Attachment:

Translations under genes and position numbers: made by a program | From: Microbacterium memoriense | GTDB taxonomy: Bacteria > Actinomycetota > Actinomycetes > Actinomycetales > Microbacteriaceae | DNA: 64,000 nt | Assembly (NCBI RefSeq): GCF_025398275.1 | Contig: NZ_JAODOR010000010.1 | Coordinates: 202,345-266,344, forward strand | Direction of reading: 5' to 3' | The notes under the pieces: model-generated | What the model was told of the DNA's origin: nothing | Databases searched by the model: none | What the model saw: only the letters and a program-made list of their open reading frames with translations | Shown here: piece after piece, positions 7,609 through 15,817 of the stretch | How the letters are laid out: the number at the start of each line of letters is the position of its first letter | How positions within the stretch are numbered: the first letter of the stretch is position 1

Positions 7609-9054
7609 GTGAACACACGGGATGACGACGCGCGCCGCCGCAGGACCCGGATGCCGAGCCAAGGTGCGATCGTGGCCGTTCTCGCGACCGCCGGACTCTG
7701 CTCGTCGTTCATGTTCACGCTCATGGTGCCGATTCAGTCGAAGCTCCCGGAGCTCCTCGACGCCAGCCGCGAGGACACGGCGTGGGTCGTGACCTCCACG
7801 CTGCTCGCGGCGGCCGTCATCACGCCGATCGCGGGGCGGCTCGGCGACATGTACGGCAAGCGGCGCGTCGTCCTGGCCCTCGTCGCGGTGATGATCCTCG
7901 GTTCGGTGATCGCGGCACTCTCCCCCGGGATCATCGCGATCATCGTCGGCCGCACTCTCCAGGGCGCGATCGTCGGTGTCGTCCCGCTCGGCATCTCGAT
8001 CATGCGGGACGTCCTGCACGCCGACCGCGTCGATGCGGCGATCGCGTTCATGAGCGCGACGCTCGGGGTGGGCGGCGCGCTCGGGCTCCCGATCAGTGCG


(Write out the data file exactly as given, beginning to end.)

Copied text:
Translations under genes and position numbers: made by a program | From: Microbacterium memoriense | GTDB taxonomy: Bacteria > Actinomycetota > Actinomycetes > Actinomycetales > Microbacteriaceae | DNA: 64,000 nt | Assembly (NCBI RefSeq): GCF_025398275.1 | Contig: NZ_JAODOR010000010.1 | Coordinates: 202,345-266,344, forward strand | Direction of reading: 5' to 3' | The notes under the pieces: model-generated | What the model was told of the DNA's origin: nothing | Databases searched by the model: none | What the model saw: only the letters and a program-made list of their open reading frames with translations | Shown here: piece after piece, positions 7,609 through 15,817 of the stretch | How the letters are laid out: the number at the start of each line of letters is the position of its first letter | How positions within the stretch are numbered: the first letter of the stretch is position 1

Positions 7609-9054
7609 GTGAACACACGGGATGACGACGCGCGCCGCCGCAGGACCCGGATGCCGAGCCAAGGTGCGATCGTGGCCGTTCTCGCGACCGCCGGACTCTG
7701 CTCGTCGTTCATGTTCACGCTCATGGTGCCGATTCAGTCGAAGCTCCCGGAGCTCCTCGACGCCAGCCGCGAGGACACGGCGTGGGTCGTGACCTCCACG
7801 CTGCTCGCGGCGGCCGTCATCACGCCGATCGCGGGGCGGCTCGGCGACATGTACGGCAAGCGGCGCGTCGTCCTGGCCCTCGTCGCGGTGATGATCCTCG
7901 GTTCGGTGATCGCGGCACTCTCCCCCGGGATCATCGCGATCATCGTCGGCCGCACTCTCCAGGGCGCGATCGTCGGTGTCGTCCCGCTCGGCATCTCGAT
8001 CATGCGGGACGTCCTGCACGCCGACCGCGTCGATGCGGCGATCGCGTTCATGAGCGCGACGCTCGGGGTGGGCGGCGCGCTCGGGCTCCCGATCAGTGCG